Understanding and Explaining Islamophobia in Eastern Europe
EEGA’s first special issue in cooperation with the e-journal “Connections” (https://www.leibniz-eega.de/publications/journal/) on
”Understanding and Explaining Islamophobia in Eastern Europe”, edited by Dr Alexander Yendell (Leipzig University) focusses on Islamophobia and anti-Muslim sentiments in a range of Eastern European countries. The articles offer general theoretical and cross-national and comparative perspectives as well as case-specific views. It is a multidisciplinary discussion as the authors come from different disciplines or use theories which were developed in various disciplines such as sociology, social psychology, political science anthropology and history.
You can read and download the special issue here.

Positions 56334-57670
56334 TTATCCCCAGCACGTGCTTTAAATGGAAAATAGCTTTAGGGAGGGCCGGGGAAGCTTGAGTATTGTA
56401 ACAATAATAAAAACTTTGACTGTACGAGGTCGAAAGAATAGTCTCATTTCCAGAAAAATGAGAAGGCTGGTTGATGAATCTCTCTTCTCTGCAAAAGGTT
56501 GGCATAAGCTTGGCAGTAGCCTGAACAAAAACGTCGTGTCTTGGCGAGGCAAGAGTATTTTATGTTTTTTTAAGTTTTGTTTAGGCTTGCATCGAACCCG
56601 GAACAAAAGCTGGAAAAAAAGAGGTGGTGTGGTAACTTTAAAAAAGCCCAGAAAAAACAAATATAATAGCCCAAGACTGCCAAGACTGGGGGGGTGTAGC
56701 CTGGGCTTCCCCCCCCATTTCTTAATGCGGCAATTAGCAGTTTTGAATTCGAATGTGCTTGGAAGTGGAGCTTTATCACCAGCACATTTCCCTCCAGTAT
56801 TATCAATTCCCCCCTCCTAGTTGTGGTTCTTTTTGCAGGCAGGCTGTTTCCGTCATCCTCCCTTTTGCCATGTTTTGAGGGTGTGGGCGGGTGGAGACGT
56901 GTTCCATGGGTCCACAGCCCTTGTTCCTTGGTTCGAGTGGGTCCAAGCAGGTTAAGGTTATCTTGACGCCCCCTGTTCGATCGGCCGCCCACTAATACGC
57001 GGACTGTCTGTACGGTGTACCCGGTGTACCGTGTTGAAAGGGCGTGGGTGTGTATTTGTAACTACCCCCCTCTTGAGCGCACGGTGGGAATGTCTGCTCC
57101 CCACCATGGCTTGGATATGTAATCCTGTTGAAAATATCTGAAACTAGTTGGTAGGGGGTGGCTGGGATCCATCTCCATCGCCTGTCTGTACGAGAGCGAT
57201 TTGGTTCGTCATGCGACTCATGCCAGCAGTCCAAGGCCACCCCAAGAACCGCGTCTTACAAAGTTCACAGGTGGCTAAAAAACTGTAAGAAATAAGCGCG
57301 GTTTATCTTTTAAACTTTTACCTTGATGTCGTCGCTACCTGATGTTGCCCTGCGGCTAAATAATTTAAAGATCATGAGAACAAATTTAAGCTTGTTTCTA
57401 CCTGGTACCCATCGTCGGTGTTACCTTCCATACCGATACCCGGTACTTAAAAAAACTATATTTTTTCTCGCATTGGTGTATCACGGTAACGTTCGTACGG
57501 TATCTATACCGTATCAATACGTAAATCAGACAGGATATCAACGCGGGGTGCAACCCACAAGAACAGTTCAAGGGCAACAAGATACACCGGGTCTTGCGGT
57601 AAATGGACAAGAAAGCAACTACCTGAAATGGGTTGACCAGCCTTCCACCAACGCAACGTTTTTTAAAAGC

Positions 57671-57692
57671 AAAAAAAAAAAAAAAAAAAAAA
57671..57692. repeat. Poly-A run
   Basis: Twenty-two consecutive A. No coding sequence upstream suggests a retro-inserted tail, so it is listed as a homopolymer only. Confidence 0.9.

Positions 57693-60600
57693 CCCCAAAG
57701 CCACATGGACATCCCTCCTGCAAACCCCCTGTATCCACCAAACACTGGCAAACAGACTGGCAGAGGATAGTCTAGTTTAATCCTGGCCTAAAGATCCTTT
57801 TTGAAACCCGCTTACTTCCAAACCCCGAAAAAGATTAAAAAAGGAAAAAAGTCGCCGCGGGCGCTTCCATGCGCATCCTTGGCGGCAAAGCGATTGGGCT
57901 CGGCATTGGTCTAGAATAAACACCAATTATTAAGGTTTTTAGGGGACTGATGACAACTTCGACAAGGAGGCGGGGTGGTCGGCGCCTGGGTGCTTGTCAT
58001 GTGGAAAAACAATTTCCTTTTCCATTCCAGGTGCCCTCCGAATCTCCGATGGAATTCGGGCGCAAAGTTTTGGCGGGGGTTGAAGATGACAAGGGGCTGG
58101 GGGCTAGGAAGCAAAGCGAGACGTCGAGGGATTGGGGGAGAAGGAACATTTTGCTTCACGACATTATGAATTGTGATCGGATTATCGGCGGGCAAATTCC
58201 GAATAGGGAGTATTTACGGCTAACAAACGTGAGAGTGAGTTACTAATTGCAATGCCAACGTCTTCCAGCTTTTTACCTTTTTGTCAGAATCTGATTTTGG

The so-called “refugee crisis” has made clear that Islamophobia and anti-Muslim sentiments are rather common and even lead to political demands that are incompatible with the democratic requirement of religious freedom and EU anti-discrimination rules. With the increasing migration of Muslims against the background of globalization and conflicts in the Middle East, the increasing religious plurality and at the same time the threat perceived by parts of the Christian or non-religious majority population, the peaceful coexistence of people of different cultures and religions is in danger. This is particularly evident in the rise of right-wing populist movements and parties in Western and European democracies over the past few years, who have openly expressed their Islamophobic attitudes within their political programs and speeches. Also, population surveys reveal that the majority of populations in European countries are at least sceptical of Islam or even Islamophobic. Against this background the Special Issue discusses the following three questions: 1.) What forms and manifestations of Islamophobia exist in Eastern European countries at the level of attitudes, behaviors, media and political contexts? 2.) How has Islamophobia developed historically in Eastern Europe? 3.) Which theories at the micro-, meso- and macro-social level explain Islamophobia in Eastern Europe??